I think that most people don't get through the initial hard period of breastfeeding. Breastfeeding is often quite difficult for the first few weeks, but is much easier afterward. With my son I had to pump and feed him with a medicine dropper for the first few weeks until he learned how to calm down when hungry long enough to latch. This included staying up and waking him up every 1.5 hours to make sure he was eating enough. Most people would have given up if they had to do this. But, after he learned how to latch he never took longer than 15 minutes to eat unless he was going through a growth spurt. I didn't have to get up in the middle of the night or take anything with me but a diaper on short trips. I did have to pump once a day while I was at school, but I didn't find pumping very difficult, and i *could* have given him formula during that time if I had wanted to.
post #28 of 420
Quote:
Originally Posted by dubfam View Post
No the long term consequences are not worth it at all.

I never implied that they were.

Breast is Best and I said that in my original post. I don;t think that ff being easier is a good reason not to bf.


So if breastfeeding is so much easier, then why do people switch to expensive formulas? What is the motivation for Formula Feeding? (beyond medical reasons)
.
I understand how you stated your first post, but my brain just does not work like that I can not at anytime make a decision, especially one that affects the life of a child and a mother, without always considering the longterm consequences.

The motivation for formula feeding that I have learned from friends who did, is that they felt like a failure at breastfeeding, they thought their baby was not getting enough because baby wanted to feed so frequently, and bascially being uneducated and having very little, if any at all, support to continue breastfeeding.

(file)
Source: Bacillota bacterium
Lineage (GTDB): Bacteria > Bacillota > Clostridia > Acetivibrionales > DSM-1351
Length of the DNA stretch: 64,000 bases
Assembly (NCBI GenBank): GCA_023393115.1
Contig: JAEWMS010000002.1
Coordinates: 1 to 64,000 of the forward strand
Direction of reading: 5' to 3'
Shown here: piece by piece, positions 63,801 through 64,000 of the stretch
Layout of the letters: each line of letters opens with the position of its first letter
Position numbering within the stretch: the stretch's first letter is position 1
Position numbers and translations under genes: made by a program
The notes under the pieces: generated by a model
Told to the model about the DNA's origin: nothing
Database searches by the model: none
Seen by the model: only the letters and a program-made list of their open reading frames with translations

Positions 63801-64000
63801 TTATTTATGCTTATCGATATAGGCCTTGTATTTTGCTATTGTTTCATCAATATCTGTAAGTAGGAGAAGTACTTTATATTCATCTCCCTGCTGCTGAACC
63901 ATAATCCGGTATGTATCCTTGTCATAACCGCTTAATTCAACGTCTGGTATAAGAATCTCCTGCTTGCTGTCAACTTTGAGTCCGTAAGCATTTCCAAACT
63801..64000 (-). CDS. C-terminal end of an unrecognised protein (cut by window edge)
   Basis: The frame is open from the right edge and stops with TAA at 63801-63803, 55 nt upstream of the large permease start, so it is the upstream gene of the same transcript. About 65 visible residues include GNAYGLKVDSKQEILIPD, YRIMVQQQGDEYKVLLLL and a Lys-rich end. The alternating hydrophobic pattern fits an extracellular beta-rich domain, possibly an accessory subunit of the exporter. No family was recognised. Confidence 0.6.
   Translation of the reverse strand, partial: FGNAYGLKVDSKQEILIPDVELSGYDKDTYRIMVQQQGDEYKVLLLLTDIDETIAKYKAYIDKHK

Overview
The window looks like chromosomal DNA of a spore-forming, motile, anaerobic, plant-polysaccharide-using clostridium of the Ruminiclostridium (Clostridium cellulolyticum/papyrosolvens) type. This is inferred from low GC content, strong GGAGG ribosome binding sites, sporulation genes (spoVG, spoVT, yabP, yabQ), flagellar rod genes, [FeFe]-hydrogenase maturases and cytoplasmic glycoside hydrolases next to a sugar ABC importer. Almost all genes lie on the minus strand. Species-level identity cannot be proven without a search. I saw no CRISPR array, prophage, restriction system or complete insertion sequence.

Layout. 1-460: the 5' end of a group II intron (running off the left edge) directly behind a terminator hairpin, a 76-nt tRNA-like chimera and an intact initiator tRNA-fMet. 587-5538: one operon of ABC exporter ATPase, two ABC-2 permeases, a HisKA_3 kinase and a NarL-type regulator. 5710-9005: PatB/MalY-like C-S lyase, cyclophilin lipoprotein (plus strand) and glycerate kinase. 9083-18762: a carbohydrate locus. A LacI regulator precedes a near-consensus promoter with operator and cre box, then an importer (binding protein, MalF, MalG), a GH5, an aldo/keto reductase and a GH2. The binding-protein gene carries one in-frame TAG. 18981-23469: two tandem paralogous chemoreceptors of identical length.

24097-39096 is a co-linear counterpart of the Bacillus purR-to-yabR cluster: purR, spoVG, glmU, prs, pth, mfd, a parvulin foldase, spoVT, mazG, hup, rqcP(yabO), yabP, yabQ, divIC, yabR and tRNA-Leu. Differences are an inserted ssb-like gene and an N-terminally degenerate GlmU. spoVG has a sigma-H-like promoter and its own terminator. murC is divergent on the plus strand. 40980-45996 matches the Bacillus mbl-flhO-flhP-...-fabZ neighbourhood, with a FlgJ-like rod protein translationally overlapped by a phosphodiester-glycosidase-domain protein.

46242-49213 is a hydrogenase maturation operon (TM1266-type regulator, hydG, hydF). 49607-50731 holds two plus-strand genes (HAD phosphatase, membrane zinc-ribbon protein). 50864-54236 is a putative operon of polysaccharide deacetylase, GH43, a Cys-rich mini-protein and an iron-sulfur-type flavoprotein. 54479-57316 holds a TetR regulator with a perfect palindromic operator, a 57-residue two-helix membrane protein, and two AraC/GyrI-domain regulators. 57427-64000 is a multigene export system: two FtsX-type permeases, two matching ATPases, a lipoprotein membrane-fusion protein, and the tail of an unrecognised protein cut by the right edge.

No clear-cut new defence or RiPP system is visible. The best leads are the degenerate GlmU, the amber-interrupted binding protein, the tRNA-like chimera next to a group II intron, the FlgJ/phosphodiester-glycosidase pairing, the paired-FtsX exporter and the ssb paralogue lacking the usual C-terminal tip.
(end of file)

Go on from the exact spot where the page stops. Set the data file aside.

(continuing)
When everyone from the doctor, to the nurse to the dh to the mil to the mom is telling someone it's the same, it's like choosing between pepsi and coke, it's much easier to go the ff route because 99 out of 100 times, that woman was already sabtogued by introducing ff to early, or bottles, and they are struggling with nursing. Yeah, when you are having breastfeeding problems, it is much easier to do ff than to stick it out and get the bf right, but people have so little support to do that, that most don't.

So the short answer? No info, no support, and the perception that ff is modern and the same as bf.
post #29 of 420
I have never (IRL, I don't know anyone on here, either) met anyone ever who switched to formula b/c it was easier. Because it wasn't "gross", yes, or because they wanted to be able to drink/whatever, yes, b/c of medical issues, yes.
post #30 of 420
BFing is often harder than FF in the beginning. In this culture, it's probably USUALLY harder. It sure wasn't easy for us. I have no doubt it was harder than FF in the beginning.